Joni Woolf: Now let us consider rice
A letter received this week from one of our regular readers has sent me on a search for how rice has evolved as such an American food. Ms. Hetty Harrington sent me her mother’s recipe for rice pudding, a recipe that was probably 100 years old. Her mother was born in 1883, in the hills of North Carolina, an area she called “of rocky farms and distant towns.” Most of the food came from the family farm, but rice pudding was a real treat. Even so, it was simple, uncomplicated, and inexpensive to prepare. Her mother’s recipe follows:
1 ½ cups stirred milk (whole milk)
1 cup risen cream (cream skimmed from day-old whole milk)
½ cup rice
Pinch of salt
¼ cup sugar
In good-size pan, boil milk, cream, rice and salt for ½ hour. Stir, or it will stick to the pan. Take out some of the hot rice and let cool. Beat egg into sugar. Mix egg/sugar in the cooled rice and pour all back into pot and cook slow till mix gets thick. If you have them, it’s better with teaspoon vanilla and handful of raisins. (Ms. Harrington notes how conservative her mother was with the store-bought items, i.e. vanilla and raisins — they were considered luxuries.)
This recipe reminded me of my mother’s rice pudding, though I have no recipe from her small collection. I do know she used left-over rice — she didn’t start from scratch; and she added eggs, milk, sugar and vanilla and baked it in the oven. We considered it a delicacy — but then, we knew little about real delicacies in rural South Georgia. In our home, rice was the preferred starch. Where other families — our local kin — ate potatoes as a regular side to their meat and vegetables, we sat down to rice two or three times a week. My mother was the only person I knew, at the time, who served rice with chili. Rice pudding was a rarity, but rice with country-fried steak and gravy was served once a week.
These rice remembrances sent me to the cookbook shelf, to John Egerton’s “Side Orders: Small Helpings of Southern Cookery & Culture.” Egerton is a widely-recognized authority on Southern food and cooking, having published several books and hundreds of articles on the social history and culture of the South, and especially its food. The rice that we eat today, he points out, does not come from China. It is grown in the South, and has been for three centuries. Today 90 percent of the rice eaten in this country was grown in the American South. It is also eaten by people in traditional rice-consuming cultures, such as Hong Kong and Indonesia — imported straight from the U.S.A.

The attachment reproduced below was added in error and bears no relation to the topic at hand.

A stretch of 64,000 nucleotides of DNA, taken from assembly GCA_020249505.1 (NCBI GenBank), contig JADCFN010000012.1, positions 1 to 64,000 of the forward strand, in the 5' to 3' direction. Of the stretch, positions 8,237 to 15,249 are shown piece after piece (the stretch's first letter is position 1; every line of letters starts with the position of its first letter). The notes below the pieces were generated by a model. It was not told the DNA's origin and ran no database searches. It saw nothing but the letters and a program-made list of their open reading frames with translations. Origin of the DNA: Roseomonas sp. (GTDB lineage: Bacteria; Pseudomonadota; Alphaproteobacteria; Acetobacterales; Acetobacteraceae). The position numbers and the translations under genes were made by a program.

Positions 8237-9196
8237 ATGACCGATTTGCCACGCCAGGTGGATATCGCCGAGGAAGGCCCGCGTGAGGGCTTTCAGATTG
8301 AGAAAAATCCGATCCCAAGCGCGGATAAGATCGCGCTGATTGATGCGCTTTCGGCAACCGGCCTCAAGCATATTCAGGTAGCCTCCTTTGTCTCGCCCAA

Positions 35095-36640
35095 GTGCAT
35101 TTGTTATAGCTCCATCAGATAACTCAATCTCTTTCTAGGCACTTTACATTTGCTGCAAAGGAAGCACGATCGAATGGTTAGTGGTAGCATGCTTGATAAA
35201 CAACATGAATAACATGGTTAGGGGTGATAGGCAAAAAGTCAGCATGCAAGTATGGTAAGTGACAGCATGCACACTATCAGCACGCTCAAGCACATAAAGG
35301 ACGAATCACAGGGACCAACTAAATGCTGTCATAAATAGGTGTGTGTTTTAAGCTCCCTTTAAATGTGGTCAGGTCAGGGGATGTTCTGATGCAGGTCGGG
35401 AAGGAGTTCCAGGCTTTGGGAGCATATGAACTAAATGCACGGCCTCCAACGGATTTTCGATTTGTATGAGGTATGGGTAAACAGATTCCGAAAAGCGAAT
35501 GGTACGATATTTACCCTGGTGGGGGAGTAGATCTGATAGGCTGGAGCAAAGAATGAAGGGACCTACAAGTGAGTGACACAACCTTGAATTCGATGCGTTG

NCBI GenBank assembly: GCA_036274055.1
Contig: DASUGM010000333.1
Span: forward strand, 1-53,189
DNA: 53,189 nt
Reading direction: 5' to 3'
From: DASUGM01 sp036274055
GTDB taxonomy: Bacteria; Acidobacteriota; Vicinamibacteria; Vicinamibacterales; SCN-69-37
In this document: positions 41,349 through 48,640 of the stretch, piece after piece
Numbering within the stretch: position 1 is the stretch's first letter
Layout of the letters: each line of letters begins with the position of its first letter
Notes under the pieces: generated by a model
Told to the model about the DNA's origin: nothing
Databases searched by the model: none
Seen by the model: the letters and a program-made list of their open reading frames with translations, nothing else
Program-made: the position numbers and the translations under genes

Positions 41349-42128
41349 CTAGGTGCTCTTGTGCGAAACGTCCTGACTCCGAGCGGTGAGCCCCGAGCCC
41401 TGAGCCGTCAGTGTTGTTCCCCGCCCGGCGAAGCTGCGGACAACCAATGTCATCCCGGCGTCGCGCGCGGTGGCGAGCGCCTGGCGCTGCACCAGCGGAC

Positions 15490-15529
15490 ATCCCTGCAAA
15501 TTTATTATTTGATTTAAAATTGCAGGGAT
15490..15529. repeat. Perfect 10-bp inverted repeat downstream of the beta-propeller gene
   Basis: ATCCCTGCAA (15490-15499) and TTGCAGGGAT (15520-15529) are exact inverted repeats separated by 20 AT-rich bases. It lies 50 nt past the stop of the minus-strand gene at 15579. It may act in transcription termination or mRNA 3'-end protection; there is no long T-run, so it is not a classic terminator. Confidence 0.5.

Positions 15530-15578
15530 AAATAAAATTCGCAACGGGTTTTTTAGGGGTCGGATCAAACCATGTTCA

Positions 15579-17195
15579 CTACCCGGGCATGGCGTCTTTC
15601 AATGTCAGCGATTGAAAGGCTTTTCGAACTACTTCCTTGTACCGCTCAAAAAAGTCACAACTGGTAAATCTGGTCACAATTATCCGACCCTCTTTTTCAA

“The persistence of food habits and images is always strong,” Egerton says. “Rice makes us think of China and Japan and Southeast Asia, not of Arkansas and South Carolina and the Gulf Coast. Yet here it is, a presence in our diet for 300 years — and in Hong Kong, at this very moment, no doubt someone is reaching for a steaming bowlful that came out of a field in the wetlands of Louisiana or the prairie of Texas or the delta of Arkansas.” In other words, we need a new appreciation of this common grain — and who grows it.
Egerton’s way with recipes is as unique as his broader writing style. Here’s how he describes making a pot of Red Rice, as fine a dish as you’ll eat this season. “Begin by frying 4 or 5 strips of bacon until crisp; drain on absorbent paper, crumble and set aside. Put 3 or 4 tablespoons of the dregs and grease into a heavy pot (I use an aluminum dutch oven, but the same large black skillet I fry the bacon in might do just as well). Chop 1 large onion coarsely and saute it in the fat over medium heat for about 5 minutes. I sometimes include some chopped bell pepper with the onions, and a teaspoon or more of minced garlic. When the onions have begun to get soft and translucent, add 2 cups peeled and chopped tomatoes (fresh or canned), reserving the juice. Season the pot with ½ teaspoon salt, ¼ teaspoon black pepper, 1/8 teaspoon of cayenne and 1 tablespoon Worcestershire sauce. Simmer and stir the mixture; adjust the seasonings to suit you. Add 1 cup of raw, long-grained rice and continue cooking uncovered, over low heat for about 10 minutes, stirring occasionally. If it seems too dry, add a little of the tomato juice or a little hot water; the mixture should be quite moist but not standing in liquid. When the consistency and taste are to your liking, transfer the contents to a 1-quart baking casserole with top, stir in the crumbled bacon bits, cover the dish and bake it for about 45 minutes in a preheated 450-degree F. oven. Once or twice during that time, lift the lid and stir the rice gently with a spoon so it won’t get dry and hard on the bottom or around the edges. As soon as the rice is tender, it’s ready to serve.” (Note: There are many recipes for this rich dish — some called Red Rice, some Savannah Rice, some Spanish Rice. They are all similar, varying in small ways. Most use a lower oven temperature — 350 degrees F. — when baking. Some complete the process on stove-top, watching carefully, and fluffing the rice at the end of the process. All ovens differ, so use your best judgment on the temperature that will produce perfect results. I would probably use 375 degrees F. and cook for one hour.)
Egerton is an entertaining and informative food writer and his recipes are almost as much fun as the 100-year-old recipe from Hetty Harrington. Southerners keep making history with their foods and the way they prepare them. It’s a good way to be remembered.
Joni Woolf, a writer and editor, now lives in Schley County, having moved from her home in Macon several years ago. Contact her at firstname.lastname@example.org